Offset Saturday September 1, 2007, 4 comments

Carbon offsets allow carbon-producing companies and countries to offset their carbon dioxide production in a variety of ways, such as planting trees or investing in alternative energy initiatives.

The Kyoto protocol that most countries have signed uses the concept of carbon credits to allow developed countries and large companies to offload some of their carbon dioxide production to lesser-developed countries for a fee. The idea is that these offset fees will then be used by those less developed countries to buy or develop clean energy technologies.

Offsetting is cool. But carbon dioxide is not the only evil in this world. Why not use the offset concept for the betterment of all mankind?

I propose the simple concept of sin offsetting.

The idea is that one can sin all one want, and then offset that sin on the pious and pure for some nominal fee. This fee could then be used to help the pious and now slightly-less-pure commit to some sort of penance schedule to erase this offset sin and once again guarantee their place at the right hand of the lord, in bed with 72 virgins, or whatever eternal reward they feel is coming to them.

The general level of sin on planet earth is reduced, the unrighteous continue to get laid, drink, go about the daily business of living, etc. and the nouveau-riche righteous, afraid of slaying their golden goose, stop pontificating.

Everybody wins.


Comments

Ann Torrence Saturday September 1, 2007


A modern day sin-eater? Or an MLM pyramid scheme for the sinful, functioning so long as we don’t send our own species to extinction? The world-wide total sin meter might actually register an increase, if an easy absolution could be got for money. Imagine the advertising opportunities! What’s the warranty period, and how do I get a refund, post-demise, if my credits aren’t accepted at the Holy Gates?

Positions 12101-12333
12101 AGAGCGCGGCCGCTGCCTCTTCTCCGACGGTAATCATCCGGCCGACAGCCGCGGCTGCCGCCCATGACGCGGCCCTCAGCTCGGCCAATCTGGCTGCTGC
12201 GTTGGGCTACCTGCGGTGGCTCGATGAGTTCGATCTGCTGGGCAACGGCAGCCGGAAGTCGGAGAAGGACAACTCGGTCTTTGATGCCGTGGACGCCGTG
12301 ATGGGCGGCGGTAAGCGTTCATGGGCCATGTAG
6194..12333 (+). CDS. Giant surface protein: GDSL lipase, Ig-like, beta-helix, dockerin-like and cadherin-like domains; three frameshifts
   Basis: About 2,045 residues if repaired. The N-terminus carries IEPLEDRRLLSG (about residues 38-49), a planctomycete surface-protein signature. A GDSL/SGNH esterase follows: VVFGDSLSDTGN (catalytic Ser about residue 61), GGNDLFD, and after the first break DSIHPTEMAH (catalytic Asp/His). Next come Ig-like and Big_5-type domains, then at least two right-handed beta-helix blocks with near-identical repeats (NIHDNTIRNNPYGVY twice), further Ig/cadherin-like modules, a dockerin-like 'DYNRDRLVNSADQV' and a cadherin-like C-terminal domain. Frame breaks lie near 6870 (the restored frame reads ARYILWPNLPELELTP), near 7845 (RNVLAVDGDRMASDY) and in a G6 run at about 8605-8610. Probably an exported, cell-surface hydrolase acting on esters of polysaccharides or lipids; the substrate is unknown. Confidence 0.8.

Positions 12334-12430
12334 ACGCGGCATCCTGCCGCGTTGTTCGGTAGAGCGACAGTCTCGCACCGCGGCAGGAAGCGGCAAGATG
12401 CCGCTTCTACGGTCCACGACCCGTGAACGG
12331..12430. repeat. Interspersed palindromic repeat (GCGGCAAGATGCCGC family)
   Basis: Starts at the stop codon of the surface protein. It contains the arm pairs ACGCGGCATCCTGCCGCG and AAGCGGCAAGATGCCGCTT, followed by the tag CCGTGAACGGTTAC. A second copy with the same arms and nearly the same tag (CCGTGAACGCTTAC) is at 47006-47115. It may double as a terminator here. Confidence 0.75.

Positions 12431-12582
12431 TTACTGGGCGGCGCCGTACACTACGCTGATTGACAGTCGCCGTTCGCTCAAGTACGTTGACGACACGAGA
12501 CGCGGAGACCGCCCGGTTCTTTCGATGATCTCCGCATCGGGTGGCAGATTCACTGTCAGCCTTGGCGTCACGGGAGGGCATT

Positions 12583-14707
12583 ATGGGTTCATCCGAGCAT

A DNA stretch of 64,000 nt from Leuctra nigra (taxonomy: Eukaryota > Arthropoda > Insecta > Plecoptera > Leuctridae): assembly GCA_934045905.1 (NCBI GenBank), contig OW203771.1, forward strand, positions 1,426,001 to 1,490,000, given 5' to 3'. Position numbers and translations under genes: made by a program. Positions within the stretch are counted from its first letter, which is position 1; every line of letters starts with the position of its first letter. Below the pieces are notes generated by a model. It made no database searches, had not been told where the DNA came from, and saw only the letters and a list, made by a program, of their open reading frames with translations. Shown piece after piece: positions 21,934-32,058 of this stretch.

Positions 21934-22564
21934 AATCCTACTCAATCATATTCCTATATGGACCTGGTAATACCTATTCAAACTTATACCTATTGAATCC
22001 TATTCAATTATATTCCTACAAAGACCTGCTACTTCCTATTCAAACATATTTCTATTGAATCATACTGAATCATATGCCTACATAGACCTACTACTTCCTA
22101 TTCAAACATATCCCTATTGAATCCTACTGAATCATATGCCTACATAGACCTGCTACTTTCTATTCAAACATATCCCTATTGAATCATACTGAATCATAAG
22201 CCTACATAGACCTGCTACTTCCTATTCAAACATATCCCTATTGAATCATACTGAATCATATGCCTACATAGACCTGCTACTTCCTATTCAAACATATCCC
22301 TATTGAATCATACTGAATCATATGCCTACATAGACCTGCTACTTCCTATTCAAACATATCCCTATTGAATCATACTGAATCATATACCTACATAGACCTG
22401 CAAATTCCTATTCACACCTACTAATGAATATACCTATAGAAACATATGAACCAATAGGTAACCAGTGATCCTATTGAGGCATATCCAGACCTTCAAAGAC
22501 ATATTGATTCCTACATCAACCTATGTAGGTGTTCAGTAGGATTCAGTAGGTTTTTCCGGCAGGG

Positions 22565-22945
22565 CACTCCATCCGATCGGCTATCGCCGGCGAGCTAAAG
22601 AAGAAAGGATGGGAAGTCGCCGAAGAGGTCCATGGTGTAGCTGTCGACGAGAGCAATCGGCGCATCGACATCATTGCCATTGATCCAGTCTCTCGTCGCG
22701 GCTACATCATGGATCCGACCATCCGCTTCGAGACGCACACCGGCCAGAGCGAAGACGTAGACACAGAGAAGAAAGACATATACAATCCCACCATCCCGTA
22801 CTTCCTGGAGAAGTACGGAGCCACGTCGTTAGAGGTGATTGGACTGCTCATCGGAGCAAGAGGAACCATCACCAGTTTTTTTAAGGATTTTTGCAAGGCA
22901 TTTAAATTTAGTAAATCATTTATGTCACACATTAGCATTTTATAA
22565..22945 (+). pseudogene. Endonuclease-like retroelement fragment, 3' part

Daniel Black Tuesday September 4, 2007


I was wondering about the assumption of a reduction of net sin, too. If anything, seems the best we could hope for is a zero-sum condition; but most likely, in agreement with Ann, I can’t imagine this actually reducing net sin. Possibly sin perpetuates more slowly, or something.

I like the thinking, though. Any way to apply scientific modeling and thermodynamics to behavioral and social systems intrigues me.

Adrian Wednesday September 5, 2007


Perhaps a slower perpetuation might give us enough time to find another solution?

Or something…

sarah Thursday September 6, 2007


Just out of interest, on the same principle, how are carbon offsets supposed to reduce net carbon emissions? The same principle could be applied to sin offsets?

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